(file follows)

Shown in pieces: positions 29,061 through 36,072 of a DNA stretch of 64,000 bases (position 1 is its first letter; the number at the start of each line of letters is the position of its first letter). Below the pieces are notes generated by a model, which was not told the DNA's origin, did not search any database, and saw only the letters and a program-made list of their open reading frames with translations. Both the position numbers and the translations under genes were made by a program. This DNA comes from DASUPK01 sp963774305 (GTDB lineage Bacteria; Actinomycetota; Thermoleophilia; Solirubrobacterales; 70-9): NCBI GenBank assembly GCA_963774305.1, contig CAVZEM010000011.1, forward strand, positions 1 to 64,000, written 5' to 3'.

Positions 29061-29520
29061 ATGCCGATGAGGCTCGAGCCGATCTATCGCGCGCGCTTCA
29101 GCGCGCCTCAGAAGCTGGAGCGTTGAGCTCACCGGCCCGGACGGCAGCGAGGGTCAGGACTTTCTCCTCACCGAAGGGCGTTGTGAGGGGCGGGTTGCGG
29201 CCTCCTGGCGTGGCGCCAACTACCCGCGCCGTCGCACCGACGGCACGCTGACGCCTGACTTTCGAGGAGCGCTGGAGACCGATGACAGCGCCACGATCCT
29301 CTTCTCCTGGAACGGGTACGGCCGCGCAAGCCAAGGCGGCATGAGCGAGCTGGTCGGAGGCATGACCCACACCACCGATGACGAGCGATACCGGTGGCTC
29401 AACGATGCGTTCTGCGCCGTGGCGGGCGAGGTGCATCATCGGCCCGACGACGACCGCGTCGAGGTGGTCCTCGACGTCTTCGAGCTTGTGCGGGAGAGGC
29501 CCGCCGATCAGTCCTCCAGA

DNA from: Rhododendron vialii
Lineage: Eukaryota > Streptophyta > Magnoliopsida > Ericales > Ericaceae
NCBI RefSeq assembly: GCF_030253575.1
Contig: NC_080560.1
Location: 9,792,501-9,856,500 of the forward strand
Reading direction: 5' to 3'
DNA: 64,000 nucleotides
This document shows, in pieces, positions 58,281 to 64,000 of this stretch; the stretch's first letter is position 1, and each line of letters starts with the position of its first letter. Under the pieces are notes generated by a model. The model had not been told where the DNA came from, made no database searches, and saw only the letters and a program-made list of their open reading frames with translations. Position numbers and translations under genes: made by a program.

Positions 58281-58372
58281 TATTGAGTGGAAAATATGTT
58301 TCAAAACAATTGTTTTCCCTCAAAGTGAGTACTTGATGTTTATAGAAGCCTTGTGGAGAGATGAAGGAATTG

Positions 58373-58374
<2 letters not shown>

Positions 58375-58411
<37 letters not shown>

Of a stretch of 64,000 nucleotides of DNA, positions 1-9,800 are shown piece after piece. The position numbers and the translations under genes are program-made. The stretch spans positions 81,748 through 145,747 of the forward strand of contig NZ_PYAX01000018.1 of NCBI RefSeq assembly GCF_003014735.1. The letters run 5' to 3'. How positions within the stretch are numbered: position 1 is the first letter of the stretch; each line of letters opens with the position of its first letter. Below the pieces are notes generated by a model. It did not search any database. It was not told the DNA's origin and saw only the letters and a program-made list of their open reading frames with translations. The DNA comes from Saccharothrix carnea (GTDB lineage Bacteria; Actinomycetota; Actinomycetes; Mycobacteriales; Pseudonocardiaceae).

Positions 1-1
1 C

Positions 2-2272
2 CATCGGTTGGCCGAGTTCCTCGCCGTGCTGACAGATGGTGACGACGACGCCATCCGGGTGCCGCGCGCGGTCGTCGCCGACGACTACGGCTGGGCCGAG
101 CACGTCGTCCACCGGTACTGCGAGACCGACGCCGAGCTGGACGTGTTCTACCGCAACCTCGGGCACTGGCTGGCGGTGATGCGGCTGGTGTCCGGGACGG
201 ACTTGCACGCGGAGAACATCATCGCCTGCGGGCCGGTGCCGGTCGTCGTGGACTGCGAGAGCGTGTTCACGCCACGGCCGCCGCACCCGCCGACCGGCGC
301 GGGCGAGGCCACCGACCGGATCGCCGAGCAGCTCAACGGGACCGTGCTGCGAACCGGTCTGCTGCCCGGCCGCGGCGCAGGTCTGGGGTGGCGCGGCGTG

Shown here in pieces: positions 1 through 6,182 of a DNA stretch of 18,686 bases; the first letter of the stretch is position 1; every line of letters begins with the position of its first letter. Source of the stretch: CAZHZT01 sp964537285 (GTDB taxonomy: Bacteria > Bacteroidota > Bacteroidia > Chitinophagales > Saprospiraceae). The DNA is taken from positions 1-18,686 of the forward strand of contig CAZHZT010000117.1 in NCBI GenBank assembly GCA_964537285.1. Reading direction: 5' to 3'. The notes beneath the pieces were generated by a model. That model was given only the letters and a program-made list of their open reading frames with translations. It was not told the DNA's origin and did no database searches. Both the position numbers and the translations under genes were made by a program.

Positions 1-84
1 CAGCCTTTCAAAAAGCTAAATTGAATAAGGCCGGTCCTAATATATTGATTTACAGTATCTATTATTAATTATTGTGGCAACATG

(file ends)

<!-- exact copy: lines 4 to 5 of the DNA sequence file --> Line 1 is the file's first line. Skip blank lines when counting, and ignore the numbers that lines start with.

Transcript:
29101 GCGCGCCTCAGAAGCTGGAGCGTTGAGCTCACCGGCCCGGACGGCAGCGAGGGTCAGGACTTTCTCCTCACCGAAGGGCGTTGTGAGGGGCGGGTTGCGG
29201 CCTCCTGGCGTGGCGCCAACTACCCGCGCCGTCGCACCGACGGCACGCTGACGCCTGACTTTCGAGGAGCGCTGGAGACCGATGACAGCGCCACGATCCT